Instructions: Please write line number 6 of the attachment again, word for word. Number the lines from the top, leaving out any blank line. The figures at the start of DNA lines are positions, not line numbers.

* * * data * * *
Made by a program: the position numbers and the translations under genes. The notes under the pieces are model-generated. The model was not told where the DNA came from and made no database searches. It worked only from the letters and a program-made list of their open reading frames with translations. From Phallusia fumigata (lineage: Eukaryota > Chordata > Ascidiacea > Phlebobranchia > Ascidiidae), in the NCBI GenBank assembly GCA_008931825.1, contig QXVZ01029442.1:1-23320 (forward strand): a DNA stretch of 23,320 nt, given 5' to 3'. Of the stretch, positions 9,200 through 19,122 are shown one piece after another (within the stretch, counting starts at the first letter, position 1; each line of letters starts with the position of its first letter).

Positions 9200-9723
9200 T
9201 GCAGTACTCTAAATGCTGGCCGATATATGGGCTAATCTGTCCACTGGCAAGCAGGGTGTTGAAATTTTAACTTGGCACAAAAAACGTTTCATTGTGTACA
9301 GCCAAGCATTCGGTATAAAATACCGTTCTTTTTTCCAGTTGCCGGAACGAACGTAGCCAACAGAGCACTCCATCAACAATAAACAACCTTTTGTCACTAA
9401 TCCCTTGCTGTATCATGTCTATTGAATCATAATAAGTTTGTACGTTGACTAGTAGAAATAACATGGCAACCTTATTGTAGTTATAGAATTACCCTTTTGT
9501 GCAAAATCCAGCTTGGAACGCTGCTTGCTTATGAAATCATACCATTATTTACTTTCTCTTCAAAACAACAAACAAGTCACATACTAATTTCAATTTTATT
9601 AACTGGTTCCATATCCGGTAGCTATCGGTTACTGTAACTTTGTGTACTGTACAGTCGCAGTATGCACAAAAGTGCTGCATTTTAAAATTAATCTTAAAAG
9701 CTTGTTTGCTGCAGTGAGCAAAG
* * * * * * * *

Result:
9401 TCCCTTGCTGTATCATGTCTATTGAATCATAATAAGTTTGTACGTTGACTAGTAGAAATAACATGGCAACCTTATTGTAGTTATAGAATTACCCTTTTGT